Caroline Lucas speaks at the event. Photo: Claire Ball-Smith

Caroline Lucas speaks at the event. Photo: Claire Ball-Smith

England should adopt a Scottish model of access to the countryside, the UK’s only Green MP said.

Caroline Lucas addressed a gathering at the weekend celebrating the 90th anniversary of the Kinder Scout mass trespass.

Kate Ashbrook, general secretary of the Open Spaces Society, called on the government to improves people’s access as part of a ‘natural health service’.

The women were among speakers at the event staged at Hayfield on Saturday. The village was the starting point for the group of walkers, led by Manchester Communist Benny Rothman, who headed up Kinder Scout, the Peak District’s highest hill. The walkers were met by agents of the Duke of Devonshire and, following a confrontation on the slopes of the hill, six were arrested and five jailed for affray.

The incident is seen as pivotal in the fight for greater access to Britain’s mountains, hills and countryside.

Kate Ashbrook: 'we need a natural health service'. Photo: Claire Ball-Smith

Kate Ashbrook: 'we need a natural health service'. Photo: Claire Ball-Smith

Speaking at the event at the Royal Hotel Dr Lucas said our green and pleasant land should no longer be regarded as a luxury for a privileged few to enjoy. She said the country should follow the lead given by Scotland, Norway and Sweden, where the right to roam had long existed as a common right.

She said she had tabled an early day motion in parliament celebrating the 1932 Kinder trespassers and calling on the government to extend the provisions of the Countryside and Rights of Way Act to include rivers, woodland, grasslands and the green belt.

“The UK is one of the most nature-depleted countries on earth,” she said. “I genuinely believe that by extending the right of access to the countryside, we’d see a renewed effort to protect and restore nature and biodiversity. It is high time for a rethink of our approach; to reclaim the earth which was taken from us.”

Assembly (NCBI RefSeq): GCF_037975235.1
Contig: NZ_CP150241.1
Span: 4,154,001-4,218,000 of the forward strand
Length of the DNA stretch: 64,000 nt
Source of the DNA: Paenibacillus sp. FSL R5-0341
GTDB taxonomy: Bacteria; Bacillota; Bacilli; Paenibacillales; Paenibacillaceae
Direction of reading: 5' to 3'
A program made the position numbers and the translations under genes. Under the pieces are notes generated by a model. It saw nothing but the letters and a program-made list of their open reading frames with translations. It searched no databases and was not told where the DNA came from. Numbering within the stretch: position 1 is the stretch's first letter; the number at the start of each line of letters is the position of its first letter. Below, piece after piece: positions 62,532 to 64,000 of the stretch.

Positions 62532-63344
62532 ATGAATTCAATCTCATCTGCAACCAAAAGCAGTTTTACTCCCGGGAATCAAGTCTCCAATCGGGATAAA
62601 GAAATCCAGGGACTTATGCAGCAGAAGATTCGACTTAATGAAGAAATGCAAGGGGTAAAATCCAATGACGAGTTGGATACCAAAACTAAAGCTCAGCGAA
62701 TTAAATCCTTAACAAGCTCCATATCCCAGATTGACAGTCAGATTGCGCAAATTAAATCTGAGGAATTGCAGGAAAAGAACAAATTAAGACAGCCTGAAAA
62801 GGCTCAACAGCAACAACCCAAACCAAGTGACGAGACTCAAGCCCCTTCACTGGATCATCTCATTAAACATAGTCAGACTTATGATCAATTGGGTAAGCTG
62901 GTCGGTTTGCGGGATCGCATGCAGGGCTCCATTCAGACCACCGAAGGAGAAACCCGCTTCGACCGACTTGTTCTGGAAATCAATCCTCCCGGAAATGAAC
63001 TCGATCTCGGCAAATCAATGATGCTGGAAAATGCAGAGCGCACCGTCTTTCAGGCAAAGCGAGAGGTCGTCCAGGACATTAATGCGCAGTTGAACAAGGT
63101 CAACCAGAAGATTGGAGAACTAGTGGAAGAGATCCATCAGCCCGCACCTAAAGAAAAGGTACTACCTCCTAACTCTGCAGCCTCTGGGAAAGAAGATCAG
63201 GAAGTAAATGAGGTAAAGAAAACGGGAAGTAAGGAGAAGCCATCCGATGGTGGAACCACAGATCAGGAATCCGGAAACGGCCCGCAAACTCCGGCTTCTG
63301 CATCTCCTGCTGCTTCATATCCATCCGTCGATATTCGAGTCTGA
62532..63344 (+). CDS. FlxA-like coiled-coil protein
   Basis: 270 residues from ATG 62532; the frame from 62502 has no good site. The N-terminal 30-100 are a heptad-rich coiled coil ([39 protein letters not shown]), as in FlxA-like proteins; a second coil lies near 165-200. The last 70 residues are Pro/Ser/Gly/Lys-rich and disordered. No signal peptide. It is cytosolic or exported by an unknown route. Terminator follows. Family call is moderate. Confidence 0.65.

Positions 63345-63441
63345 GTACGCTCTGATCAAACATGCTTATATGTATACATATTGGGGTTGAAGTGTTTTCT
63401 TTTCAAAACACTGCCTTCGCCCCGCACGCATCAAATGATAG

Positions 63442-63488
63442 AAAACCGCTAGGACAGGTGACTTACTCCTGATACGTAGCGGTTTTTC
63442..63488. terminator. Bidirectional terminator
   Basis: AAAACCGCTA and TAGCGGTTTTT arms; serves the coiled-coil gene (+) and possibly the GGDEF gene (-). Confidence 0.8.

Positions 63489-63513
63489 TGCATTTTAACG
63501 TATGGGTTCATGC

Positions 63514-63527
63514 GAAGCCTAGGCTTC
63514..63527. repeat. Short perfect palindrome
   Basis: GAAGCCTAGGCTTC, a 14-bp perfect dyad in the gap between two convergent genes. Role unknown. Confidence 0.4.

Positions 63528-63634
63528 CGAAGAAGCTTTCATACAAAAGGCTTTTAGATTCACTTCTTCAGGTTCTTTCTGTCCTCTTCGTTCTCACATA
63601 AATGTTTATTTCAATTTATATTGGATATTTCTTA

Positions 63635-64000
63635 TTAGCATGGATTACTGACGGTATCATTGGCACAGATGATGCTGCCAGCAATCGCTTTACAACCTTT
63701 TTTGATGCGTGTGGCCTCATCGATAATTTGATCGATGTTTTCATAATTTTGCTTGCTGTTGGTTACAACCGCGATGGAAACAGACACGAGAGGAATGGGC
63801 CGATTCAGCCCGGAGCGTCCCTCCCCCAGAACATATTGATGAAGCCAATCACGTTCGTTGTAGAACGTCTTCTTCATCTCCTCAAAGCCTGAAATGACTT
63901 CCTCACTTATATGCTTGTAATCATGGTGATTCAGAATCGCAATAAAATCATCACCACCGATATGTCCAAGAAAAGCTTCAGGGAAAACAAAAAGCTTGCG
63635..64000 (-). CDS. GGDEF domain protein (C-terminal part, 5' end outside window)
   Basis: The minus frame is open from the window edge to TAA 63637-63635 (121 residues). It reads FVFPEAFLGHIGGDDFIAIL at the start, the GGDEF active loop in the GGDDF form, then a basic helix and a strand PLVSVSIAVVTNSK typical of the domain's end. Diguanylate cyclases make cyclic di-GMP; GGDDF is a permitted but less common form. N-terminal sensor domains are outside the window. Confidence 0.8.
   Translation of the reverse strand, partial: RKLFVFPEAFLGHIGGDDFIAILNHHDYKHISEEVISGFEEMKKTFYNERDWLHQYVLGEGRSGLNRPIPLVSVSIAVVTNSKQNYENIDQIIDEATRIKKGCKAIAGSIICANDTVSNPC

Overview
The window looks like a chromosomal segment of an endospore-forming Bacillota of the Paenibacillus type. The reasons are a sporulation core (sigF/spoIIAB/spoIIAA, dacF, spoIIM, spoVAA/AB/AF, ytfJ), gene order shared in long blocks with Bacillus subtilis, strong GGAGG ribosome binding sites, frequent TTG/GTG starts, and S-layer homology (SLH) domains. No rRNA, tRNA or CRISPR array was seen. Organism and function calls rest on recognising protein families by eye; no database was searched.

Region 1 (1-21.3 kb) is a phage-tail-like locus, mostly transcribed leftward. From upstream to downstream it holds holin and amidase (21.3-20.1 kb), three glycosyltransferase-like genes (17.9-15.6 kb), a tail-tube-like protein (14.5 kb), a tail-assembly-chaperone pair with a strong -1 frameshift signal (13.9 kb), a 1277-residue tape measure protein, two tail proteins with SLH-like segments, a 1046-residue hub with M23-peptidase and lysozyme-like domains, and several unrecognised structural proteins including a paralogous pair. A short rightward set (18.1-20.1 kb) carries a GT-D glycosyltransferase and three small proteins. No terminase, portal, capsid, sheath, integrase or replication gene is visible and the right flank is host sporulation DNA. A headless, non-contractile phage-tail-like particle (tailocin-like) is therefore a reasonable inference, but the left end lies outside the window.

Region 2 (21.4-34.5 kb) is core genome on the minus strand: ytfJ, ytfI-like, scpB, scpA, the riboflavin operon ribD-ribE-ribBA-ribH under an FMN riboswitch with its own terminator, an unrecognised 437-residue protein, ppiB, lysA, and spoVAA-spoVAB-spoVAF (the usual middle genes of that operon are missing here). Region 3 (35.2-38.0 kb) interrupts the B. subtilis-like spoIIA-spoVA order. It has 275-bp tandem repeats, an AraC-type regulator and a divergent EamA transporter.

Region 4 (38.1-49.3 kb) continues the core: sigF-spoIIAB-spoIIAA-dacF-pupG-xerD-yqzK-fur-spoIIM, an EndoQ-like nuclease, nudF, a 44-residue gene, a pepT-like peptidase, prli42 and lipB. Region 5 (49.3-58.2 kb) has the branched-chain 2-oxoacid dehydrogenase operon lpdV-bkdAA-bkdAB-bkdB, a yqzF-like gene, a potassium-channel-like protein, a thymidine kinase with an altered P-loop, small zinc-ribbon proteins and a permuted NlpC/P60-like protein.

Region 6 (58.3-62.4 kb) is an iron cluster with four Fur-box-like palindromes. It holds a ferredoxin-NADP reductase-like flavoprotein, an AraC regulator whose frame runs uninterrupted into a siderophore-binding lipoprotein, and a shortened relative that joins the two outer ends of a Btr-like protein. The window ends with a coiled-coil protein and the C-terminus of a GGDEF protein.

Kate Ashbrook, a seasoned access-rights campaigner, told a packed audience at the hotel: “We need a new movement for access, and we need everyone to work together.

“Today is the opportunity for us all to get together to develop and implement our next campaign for access – a much broader movement than ever before – to provide a true legacy to Kinder.”

Speakers at the gathering: from left, Craig Best, Yvonne Witter, Dave Toft, Kate Ashbrook, Roly Smith and Caroline Lucas. Photo: Claire Ball-Smith

Speakers at the gathering: from left, Craig Best, Yvonne Witter, Dave Toft, Kate Ashbrook, Roly Smith and Caroline Lucas. Photo: Claire Ball-Smith

She condemned the government for ditching of the promised ‘quantum shift’ review on access, which had been initiated by the Treasury and which would have given the opportunity to argue the economic, and health, benefits of access.

“This is not just from increased spending by visitors,” she said, “but also by savings through improving people’s health and wellbeing – the natural health service.”

Stuart Maconie, BBC 6 Music broadcaster, author and president of the Ramblers, emphasised one of the legacies of the trespass had been to illustrate the effectiveness of taking direct action where there was a justifiable cause. “No one ever got anywhere by going cap in hand,” he said.

The meeting, which was chaired by Dave Toft of the Hayfield Kinder Trespass Group, started with a poem about Our hills by Hayfield Primary School pupil Gracie.

Other speakers included Craig Best, general manager for the Peak District of the National Trust, which has owned and managed Kinder Scout for 40 years, and who reassured the audience that Kinder was ‘For everyone, for ever,’ and Yvonne Witter, leader of Mosaic, the collective representing black and minority ethnic communities and a member of the Peak District National Park Authority.

Keith Warrender also launched his comprehensive new book on the trespass, Forbidden Kinder, and many relatives of the 1932 trespassers featured were present.

Fifteen other outdoor and conservation bodies had stands in a specially erected marquee next to the Royal. In addition, the Loughborough University School of Architecture staged an exhibition of prospective designs for a new Trespass Centre in Hayfield in the Village Hall, where the village primary school also put on displays of children’s poetry.

Later on the village green, Caroline Lucas, Kate Ashbrook, Craig Best, historian Julian Batsleer and writer Roly Smith took part in an informal question-and-answer session, and local band Recover played at the Royal Hotel.

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